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Re: [tor-talk] New release candidate: Tor 0.4.5.4-rc
On Fri, 5 Feb 2021 08:51:56 -0500
David Goulet <dgoulet@xxxxxxxxxxxxxx> wrote:
> Can you expand here on why you think an operator using a /64 is worst than an
> operator using an IPv4 /24 to run their relays?
In the IPv4 a single person will rarely have an entire /24 to themselves; as
such connections coming from different IPs in a /24 more often assumed to have
no relation to each other.
...but in IPv6 a single person *most often* will have a /64, or more. Given
the current kinds of deployments maybe not always in datacenters, but always -
on broadband customer connections.
...so anyone and their dog can now be "using a /64" in IPv6, and if any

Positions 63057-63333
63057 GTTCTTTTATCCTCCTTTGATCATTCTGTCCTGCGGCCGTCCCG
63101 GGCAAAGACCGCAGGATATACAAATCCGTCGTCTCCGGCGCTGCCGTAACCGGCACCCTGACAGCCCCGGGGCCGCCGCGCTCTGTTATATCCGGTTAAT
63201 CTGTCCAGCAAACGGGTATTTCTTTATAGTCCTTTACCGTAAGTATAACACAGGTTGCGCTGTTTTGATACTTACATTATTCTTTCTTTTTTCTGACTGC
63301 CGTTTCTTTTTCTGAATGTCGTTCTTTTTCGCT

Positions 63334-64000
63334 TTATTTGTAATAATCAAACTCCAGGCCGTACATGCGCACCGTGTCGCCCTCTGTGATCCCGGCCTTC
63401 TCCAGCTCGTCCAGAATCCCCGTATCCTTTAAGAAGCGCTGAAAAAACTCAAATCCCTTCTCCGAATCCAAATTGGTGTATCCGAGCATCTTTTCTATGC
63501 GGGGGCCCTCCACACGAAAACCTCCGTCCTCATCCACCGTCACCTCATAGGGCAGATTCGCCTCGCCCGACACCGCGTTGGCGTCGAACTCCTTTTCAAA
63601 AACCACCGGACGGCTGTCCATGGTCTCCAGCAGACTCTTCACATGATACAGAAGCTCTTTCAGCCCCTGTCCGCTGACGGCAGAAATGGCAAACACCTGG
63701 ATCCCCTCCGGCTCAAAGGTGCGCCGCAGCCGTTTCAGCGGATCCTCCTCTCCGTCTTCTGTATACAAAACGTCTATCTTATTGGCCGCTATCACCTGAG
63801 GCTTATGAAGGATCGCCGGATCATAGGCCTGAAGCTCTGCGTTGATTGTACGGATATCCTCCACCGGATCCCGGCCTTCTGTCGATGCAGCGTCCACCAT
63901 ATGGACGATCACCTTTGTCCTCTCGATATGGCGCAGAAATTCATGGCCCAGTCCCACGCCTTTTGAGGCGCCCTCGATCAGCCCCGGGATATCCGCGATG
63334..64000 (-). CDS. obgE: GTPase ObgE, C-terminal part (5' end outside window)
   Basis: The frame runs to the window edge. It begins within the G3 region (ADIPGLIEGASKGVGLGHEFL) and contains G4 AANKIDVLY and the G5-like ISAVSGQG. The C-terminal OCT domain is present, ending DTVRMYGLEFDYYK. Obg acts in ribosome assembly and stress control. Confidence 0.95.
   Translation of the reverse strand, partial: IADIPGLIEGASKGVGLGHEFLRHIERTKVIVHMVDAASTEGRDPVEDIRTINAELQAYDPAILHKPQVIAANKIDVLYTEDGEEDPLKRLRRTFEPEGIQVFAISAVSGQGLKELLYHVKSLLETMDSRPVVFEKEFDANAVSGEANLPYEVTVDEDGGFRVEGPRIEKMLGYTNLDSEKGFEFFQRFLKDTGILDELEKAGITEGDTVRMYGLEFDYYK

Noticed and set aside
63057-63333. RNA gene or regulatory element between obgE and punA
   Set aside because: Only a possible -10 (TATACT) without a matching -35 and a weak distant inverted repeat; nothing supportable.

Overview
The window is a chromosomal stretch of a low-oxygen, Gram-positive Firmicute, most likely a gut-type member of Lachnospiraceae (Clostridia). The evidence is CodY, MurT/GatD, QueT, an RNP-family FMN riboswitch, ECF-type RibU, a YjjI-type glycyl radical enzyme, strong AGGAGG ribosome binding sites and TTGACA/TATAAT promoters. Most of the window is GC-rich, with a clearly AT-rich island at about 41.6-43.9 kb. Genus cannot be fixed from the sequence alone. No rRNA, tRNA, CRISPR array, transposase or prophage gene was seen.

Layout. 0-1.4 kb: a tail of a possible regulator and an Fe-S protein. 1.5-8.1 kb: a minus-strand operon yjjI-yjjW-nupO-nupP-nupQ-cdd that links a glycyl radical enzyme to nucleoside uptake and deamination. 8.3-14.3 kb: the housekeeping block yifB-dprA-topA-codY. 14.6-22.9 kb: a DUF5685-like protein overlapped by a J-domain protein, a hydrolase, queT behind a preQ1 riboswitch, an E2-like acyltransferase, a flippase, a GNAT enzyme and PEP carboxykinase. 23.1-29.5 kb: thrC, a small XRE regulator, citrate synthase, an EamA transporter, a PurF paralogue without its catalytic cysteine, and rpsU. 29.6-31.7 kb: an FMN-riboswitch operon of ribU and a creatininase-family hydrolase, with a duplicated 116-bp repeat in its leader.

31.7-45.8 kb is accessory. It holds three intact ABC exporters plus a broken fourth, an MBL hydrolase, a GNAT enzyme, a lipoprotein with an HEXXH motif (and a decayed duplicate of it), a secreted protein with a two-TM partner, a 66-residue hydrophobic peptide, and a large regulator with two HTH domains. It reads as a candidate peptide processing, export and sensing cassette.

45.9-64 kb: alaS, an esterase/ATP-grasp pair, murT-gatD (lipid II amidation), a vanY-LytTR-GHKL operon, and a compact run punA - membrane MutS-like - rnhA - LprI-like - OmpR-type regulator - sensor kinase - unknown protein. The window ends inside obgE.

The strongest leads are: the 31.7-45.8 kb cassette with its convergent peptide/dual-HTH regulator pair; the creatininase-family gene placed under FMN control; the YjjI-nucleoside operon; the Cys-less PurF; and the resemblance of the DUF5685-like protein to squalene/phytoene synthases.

filtering, rate-limiting or banning solution happens to believe a /64 to be on
the equal grounds with a /24 of IPv4, they can now gain the benefit of doubt
of being considered as separate distinct entities, and reap whatever profit to
be had from that, if any.
> We have large Exit operators on the network that have racks of servers but
> only have a /48 available to them and thus they run a "fleet" of Exits on that
> very close by address range.
A /48 is 65.5 thousands of /64s, so they could use a separate /64 for each
relay and that'd still fit more relays than in the entire Tor network.
> As for sybil, we are looking for more than 2 relays per address which is the
> limit that has been for a long time now. That is true on IPv4 and IPv6 as
> well, the checked masked are /32 and /128 respectively.
The argument is that since a /64 in IPv6 is often controlled by a single
person, for the purposes of spam filtering, rate-limiting, or in this case
sybil detection, a /64 by itself should be equaled to "an address" (or "one
user"), i.e. treated the same as 1 IP (/32) in the IPv4 world.
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